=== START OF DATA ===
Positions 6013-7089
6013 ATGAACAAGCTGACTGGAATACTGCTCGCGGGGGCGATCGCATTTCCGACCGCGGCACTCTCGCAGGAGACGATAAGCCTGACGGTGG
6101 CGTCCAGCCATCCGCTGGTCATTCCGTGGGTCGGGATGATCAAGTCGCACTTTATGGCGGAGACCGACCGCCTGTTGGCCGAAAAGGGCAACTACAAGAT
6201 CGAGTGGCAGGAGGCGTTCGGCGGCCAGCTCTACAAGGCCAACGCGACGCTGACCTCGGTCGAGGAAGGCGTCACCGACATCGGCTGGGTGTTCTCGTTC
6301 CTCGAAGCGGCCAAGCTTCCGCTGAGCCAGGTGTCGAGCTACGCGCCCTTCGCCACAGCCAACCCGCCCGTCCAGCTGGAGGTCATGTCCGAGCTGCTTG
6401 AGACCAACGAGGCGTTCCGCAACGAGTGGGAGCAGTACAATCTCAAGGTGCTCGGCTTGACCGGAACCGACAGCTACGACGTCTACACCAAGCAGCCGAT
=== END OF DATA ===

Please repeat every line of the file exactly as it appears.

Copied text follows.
Positions 6013-7089
6013 ATGAACAAGCTGACTGGAATACTGCTCGCGGGGGCGATCGCATTTCCGACCGCGGCACTCTCGCAGGAGACGATAAGCCTGACGGTGG
6101 CGTCCAGCCATCCGCTGGTCATTCCGTGGGTCGGGATGATCAAGTCGCACTTTATGGCGGAGACCGACCGCCTGTTGGCCGAAAAGGGCAACTACAAGAT
6201 CGAGTGGCAGGAGGCGTTCGGCGGCCAGCTCTACAAGGCCAACGCGACGCTGACCTCGGTCGAGGAAGGCGTCACCGACATCGGCTGGGTGTTCTCGTTC
6301 CTCGAAGCGGCCAAGCTTCCGCTGAGCCAGGTGTCGAGCTACGCGCCCTTCGCCACAGCCAACCCGCCCGTCCAGCTGGAGGTCATGTCCGAGCTGCTTG
6401 AGACCAACGAGGCGTTCCGCAACGAGTGGGAGCAGTACAATCTCAAGGTGCTCGGCTTGACCGGAACCGACAGCTACGACGTCTACACCAAGCAGCCGAT